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A possible attack on storing H(SSN || salt): If the attacker registers themselves (or someone else, or a fictitious SSN) into the system they can probably find the row corresponding to their registration and the hash of their SSN. Since they already know their own SSN so they can use this informatin to brute force the salt (MOONBEAM). Once they know the salt they can get the other SSNs relatively easily. –  Mark Byers Jun 30 '10 at 22:37
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@Zak A secret salt is just a poorly implemented HMAC. Salts are always stored alongside the hash. @Mark Salts, used properly, are generated randomly for each stored value - the salt on one entry bears no relationship to the salt on another. –  Nick Johnson Jul 1 '10 at 8:36
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@Nick Johnson: Unless you are talking about non-secret salts as they are traditionally used, in which case we are talking about two completely different things... maybe I didn't make that clear enough? I am replying to the answer and in particular to this part: "they still don't know the salt you will be using". In my opinion this answer is flawed and I was demonstrating an attack on it. If you want to propose a different scheme I suggest you post it as a separate answer so I can comment on your scheme there and not here and so that the two different schemes are not confused. –  Mark Byers Jul 1 '10 at 19:06
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@Mark If storing a meaningless identifier for each user were sufficient, then I doubt the OP would be asking about hashing SSNs in the first place. Presumably they have a compelling reason why they have to store a hash of the SSN. As I already said, a "secret salt" is not a salt - it's a poorly implemented HMAC. As to knowing the salt - the salt becomes part of the hashed value - HASH(value + salt) + salt. This is pretty basic crypto. –  Nick Johnson Jul 1 '10 at 19:25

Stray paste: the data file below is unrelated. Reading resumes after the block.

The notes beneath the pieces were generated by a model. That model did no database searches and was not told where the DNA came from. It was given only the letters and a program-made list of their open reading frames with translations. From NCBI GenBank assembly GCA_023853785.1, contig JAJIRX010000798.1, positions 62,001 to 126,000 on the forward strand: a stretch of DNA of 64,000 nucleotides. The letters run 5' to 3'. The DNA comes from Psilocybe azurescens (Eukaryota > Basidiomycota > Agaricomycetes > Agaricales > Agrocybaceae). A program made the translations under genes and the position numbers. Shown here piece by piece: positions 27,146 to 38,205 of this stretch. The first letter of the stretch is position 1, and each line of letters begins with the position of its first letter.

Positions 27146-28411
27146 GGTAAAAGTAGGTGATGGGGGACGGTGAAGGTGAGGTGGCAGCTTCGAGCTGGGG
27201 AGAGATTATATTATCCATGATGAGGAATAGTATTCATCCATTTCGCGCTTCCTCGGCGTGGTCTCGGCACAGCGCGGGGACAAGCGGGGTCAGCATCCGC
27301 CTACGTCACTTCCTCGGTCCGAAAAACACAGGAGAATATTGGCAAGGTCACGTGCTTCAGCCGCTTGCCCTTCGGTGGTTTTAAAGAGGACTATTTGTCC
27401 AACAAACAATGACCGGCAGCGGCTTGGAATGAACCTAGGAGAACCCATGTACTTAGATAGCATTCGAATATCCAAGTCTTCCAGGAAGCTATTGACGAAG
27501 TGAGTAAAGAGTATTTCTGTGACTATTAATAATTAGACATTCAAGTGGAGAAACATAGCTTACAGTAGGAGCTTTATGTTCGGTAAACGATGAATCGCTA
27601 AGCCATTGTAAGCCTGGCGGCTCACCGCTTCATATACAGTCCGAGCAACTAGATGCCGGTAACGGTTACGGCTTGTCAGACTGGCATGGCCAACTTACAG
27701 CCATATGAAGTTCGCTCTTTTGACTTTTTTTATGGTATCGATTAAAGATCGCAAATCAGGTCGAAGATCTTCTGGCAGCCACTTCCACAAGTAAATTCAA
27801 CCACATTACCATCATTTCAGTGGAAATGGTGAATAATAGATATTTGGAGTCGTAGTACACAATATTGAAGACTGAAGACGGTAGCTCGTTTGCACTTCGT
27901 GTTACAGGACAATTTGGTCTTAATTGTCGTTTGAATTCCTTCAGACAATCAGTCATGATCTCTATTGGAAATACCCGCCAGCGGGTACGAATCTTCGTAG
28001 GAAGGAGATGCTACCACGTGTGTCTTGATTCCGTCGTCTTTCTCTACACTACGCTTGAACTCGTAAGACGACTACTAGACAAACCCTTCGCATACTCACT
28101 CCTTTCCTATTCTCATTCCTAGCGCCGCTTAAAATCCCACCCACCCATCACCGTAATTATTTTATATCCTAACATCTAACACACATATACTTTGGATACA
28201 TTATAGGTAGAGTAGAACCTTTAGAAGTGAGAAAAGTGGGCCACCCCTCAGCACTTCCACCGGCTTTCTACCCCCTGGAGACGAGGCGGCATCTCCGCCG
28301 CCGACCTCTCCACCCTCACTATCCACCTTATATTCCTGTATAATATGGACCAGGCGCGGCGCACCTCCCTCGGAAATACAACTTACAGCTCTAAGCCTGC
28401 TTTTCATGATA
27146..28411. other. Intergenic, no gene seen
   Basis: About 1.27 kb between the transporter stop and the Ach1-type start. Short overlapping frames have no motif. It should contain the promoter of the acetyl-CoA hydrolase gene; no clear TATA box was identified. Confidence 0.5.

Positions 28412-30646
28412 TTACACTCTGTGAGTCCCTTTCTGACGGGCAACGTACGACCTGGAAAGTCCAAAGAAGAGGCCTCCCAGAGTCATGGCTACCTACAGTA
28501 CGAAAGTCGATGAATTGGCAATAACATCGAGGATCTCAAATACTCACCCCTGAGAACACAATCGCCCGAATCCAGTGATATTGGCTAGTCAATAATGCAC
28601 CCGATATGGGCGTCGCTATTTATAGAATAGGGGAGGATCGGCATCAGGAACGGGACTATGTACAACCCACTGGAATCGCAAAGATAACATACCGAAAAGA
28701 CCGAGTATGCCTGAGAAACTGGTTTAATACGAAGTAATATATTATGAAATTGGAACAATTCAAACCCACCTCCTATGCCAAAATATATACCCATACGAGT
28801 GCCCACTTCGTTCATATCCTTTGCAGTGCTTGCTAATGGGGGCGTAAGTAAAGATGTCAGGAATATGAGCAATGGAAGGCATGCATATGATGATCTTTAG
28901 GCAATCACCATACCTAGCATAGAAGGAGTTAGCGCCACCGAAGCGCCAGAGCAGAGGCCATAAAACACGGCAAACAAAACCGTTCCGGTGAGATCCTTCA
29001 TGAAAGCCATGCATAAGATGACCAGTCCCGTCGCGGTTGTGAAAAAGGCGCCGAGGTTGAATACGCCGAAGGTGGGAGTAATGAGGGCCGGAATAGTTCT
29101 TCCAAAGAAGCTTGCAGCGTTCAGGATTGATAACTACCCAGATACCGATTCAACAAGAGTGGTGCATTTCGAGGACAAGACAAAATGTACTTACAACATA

General answer

A cryptographic hash function cannot be easily reversed. This is why it is also sometimes called a one-way function. There is no going back.

You should also be careful about calling this 'decryption'. Hashing is not the same as encryption. The set of possible hash value is typically smaller than set of possible inputs so multiple inputs map to the same output.

For any hash function given the output you can't know which of the many inputs was used to generate this particular output.

For cryptographic hashes like SHA1 it is very difficult to even find one input that produces that output.

The simplest way to reverse a cryptographic hash is to guess the input and hash it to see if it gives the right output. If you are wrong, guess again. Another approach is to use rainbow tables.

Regarding using hashing to encrypt SSNs

With your use case of SSNs an attack is feasible due to the relatively small number of possible input values. If you are worried about people getting access to SSNs then it might be best to not store or use the SSN at all in your application, and in particular do not use them as an identifier. Instead you could find or create another identifier, for example an email address, a login name, a GUID or just an incrementing number. It can be tempting to use the SSN as it is already there and at first glance appears to be a unique unchanging identifier, but in practice using it just causes problems. If you absolutely need to store it for some reason then use strong non-deterministic encryption with a secret key and make sure you keep that key safe.

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No, not possible with a hash algorithm. –  blockhead Jun 30 '10 at 20:50
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+1, once you go black there is no going back –  VoodooChild Jun 30 '10 at 20:51
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@Zak that's assuming you know that the target here is a SSN –  blockhead Jun 30 '10 at 21:00
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@user Rainbow tables are a bit too complex to give a complete tutorial on in a SO answer (but the Internet has plenty of info on them, so do a search). The general idea is that you pre-compute hashes for a whole bunch of candidate plaintexts and then use a clever means of doing a reverse lookup to find which plaintext corresponds to a given hash. This technique, however, is easily defeated by "salting" the plaintexts (modifying each of them in a unique yet deterministic way, before hashing). –  Tyler McHenry Jun 30 '10 at 21:05
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@Zak Salting alone will not suffice for a small domain such as SSNs. It'll make life more difficult by requiring the attacker to brute-force each one separately, but the domain is still small enough a brute-force attack is practical. –  Nick Johnson Jun 30 '10 at 21:43